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3 Construction Paper Crafts for the Preschool Classroom

written by: Kara Bietz • edited by: Tania Cowling • updated: 10/9/2012

Tons of construction paper lying around and no idea what to do with it? Here are several developmentally appropriate ideas for creating construction paper craft projects with your preschoolers.

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    Construction Paper Everywhere

    Construction paper is a staple in a preschool classroom. While many children are fond of using it just for coloring, there are many different construction paper craft projects preschoolers can create. Just by adding a few other materials that you probably already have in your classroom, you can put together some fun and challenging craft projects.

    Preschoolers enjoy art projects that they can design and execute by themselves. All of the following activities are child-centered and focus more on the process of making art rather than the product the craft project yields.

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    Eric Carle Style

    Materials Needed:

    • Construction paper in several different colors
    • Glue sticks
    • Large white sheets of paper
    • Several Eric Carle books (The Very Hungry Caterpillar; The Very Grouchy Ladybug; The Lonely Firefly)

    When looking at picture books by Eric Carle, such as The Very Hungry Caterpillar, you will notice something very distinct about his The Very Hungry Caterpillar by Eric Carle artwork. Much of his art is created by piecing together torn paper. Some of the torn paper looks like tissue paper, but much of it resembles construction paper, also.

    After reviewing several of Mr. Carle's books, invite the children to notice the artwork. Ask them how they think it was made. In the art center, have available several different colors of construction paper. Encourage the children to rip the construction paper into long and short strips, large and small squares and circles. Ask the children to separate the colors of construction paper into different baskets or containers. Using Eric Carle's books as inspiration, ask the children to create their own torn paper artwork on a larger sheet of paper with glue sticks. Be sure to keep copies of the books on hand for children to look at if they want to. Keep this art project as open-ended as possible, allowing children to create with the torn paper in any way they want.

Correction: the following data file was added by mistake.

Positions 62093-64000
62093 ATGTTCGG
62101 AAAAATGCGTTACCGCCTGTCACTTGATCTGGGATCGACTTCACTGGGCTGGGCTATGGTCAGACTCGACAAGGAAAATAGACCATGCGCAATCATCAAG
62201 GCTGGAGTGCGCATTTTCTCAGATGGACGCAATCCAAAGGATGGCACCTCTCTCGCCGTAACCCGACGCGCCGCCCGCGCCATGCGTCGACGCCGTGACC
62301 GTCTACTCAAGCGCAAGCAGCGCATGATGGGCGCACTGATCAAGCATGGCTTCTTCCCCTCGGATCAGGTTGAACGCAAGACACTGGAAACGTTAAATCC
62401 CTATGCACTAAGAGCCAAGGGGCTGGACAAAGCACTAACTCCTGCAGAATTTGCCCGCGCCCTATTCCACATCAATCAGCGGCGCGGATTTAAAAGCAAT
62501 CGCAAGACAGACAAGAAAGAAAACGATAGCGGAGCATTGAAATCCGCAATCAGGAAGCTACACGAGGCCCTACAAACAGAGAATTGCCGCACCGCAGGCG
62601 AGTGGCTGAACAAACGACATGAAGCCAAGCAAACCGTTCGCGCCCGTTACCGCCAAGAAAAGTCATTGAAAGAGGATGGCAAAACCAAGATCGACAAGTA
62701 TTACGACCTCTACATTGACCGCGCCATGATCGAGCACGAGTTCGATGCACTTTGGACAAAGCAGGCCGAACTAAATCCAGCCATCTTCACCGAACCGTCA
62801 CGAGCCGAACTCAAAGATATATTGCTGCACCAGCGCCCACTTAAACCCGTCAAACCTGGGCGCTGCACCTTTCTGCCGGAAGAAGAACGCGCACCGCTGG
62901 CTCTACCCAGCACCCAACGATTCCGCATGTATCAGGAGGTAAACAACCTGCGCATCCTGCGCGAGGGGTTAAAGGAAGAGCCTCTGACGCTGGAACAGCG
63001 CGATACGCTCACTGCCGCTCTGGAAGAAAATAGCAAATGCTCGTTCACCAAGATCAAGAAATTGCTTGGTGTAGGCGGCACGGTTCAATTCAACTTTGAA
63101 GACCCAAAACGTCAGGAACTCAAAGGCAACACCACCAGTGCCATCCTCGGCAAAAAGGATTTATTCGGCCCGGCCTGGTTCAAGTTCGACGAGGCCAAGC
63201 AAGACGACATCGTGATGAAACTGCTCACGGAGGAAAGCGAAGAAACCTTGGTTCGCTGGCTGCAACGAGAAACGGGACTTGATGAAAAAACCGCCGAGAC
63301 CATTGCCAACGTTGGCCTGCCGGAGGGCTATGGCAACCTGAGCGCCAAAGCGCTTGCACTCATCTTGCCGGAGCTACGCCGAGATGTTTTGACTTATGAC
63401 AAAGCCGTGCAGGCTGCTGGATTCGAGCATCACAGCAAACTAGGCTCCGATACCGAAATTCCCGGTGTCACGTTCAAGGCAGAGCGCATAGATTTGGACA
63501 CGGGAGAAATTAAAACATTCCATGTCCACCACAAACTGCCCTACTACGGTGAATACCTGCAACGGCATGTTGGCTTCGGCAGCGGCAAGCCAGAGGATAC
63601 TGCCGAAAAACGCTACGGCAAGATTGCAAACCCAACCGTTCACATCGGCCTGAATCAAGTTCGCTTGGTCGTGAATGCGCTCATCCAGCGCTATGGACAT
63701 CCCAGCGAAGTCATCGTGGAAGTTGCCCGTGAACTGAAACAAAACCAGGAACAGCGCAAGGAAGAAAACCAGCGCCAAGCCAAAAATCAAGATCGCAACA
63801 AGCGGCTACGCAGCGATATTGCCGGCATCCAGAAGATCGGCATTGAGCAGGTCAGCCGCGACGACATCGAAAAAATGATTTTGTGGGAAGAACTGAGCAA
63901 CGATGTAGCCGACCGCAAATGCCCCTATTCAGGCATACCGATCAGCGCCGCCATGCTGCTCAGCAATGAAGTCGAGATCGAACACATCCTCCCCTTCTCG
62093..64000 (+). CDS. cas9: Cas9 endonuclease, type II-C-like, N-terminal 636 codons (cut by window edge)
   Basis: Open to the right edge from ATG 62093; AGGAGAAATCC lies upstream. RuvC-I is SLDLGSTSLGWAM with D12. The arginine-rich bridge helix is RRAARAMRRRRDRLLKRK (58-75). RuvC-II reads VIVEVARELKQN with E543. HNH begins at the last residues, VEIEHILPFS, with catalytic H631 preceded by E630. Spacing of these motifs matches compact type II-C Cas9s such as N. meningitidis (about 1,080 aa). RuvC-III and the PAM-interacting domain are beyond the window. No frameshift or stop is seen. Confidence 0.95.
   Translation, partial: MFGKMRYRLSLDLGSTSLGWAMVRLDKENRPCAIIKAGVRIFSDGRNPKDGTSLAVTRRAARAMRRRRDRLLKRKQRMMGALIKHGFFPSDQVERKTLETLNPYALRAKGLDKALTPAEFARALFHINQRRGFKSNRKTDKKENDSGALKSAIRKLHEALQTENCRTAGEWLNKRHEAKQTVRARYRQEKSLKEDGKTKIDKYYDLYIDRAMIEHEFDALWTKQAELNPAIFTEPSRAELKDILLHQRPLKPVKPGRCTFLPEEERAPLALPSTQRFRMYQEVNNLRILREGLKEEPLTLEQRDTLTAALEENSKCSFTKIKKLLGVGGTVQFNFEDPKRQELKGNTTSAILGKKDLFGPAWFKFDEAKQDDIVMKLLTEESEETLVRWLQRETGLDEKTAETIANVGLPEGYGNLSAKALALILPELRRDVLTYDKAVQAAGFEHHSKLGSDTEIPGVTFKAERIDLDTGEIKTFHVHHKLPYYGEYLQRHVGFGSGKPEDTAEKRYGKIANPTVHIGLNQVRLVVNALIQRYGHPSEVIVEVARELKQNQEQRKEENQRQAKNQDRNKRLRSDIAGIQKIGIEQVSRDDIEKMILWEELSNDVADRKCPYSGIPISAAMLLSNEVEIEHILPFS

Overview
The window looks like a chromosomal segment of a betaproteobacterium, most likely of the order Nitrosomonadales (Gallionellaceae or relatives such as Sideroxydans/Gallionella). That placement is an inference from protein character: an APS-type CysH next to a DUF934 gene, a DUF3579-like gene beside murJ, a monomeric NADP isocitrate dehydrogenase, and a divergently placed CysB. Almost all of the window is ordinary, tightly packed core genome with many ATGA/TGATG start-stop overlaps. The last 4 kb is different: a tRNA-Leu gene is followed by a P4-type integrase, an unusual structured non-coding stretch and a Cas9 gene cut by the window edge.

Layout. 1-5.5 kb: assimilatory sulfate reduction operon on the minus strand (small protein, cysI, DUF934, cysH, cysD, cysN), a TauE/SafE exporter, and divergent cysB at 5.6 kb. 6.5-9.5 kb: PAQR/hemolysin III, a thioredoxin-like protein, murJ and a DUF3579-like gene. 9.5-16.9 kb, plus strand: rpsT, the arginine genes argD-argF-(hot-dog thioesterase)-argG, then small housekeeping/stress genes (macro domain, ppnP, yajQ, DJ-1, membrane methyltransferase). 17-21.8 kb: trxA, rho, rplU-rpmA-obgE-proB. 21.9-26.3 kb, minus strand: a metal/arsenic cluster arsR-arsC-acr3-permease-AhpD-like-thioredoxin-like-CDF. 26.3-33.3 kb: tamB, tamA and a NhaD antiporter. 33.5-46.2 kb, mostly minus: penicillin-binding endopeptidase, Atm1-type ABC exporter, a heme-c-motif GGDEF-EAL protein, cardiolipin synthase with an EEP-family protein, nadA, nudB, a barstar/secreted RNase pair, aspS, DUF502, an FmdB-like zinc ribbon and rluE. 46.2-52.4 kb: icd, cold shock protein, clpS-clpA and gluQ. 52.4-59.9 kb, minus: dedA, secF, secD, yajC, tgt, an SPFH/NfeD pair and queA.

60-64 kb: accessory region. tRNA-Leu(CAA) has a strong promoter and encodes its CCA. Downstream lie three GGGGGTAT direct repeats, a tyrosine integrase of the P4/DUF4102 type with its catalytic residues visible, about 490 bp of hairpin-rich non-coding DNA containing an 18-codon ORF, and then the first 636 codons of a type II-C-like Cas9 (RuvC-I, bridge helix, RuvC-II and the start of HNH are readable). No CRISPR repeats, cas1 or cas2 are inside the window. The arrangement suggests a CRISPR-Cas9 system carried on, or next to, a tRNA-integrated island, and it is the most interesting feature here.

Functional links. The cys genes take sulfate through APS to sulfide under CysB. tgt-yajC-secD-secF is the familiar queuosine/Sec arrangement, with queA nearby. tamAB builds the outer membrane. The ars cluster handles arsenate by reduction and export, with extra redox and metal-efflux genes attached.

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    Construction Paper Families

    Materials Needed:

    • Construction paper in several colors and sizes
    • Masking tape
    • Glue sticks
    • Clear tape
    • Markers
    • Crayons

    Show children how folding a piece of construction paper into a cylinder creates a sturdy base that can stand up on its own. Also show them how rolling the paper into a cone makes an interesting shape for a hat. Have children study themselves in a mirror before inviting them to the art center. Encourage the children to make a person using the rolling and taping method you showed them earlier. Have the children use markers and crayons and any other materials available to create self-sculptures. Display these sculptures prominently.

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    Paper Chains

    Materials Needed:

    • Construction paper in different colors and lengths
    • Good quality child-sized scissors
    • Glue sticks
    • Black marker

    Making paper chains is one of the most popular construction paper craft projects. Preschoolers are still mastering scissoring skills, which means that making paper chains is a very developmentally appropriate activity for them. Before beginning, use the marker to draw straight lines on the paper to show the children where to cut. Encourage the children to cut on the line, and then show them how to loop the long strip into a link. Continue to show them another loop and demonstrate how to link another strip into the chain. Mastering the use of scissors is a complex developmental task. While making paper chains may seem like an easy activity for you, it is actually a very challenging task for a preschooler.

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    The Bottom Line

    Construction paper crafts for preschoolers are some of the most economical art projects for your classroom. Take advantage of this inexpensive material by using it in new and innovative ways.

    By adding other classroom art materials, you can create many different construction paper crafts. Your preschoolers will find them challenging--and fun!

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    Resources

    Creative Activities for Young Children by Mary Mayesky; 1995

    Active Learning for Fours by Debby Cryer; 1997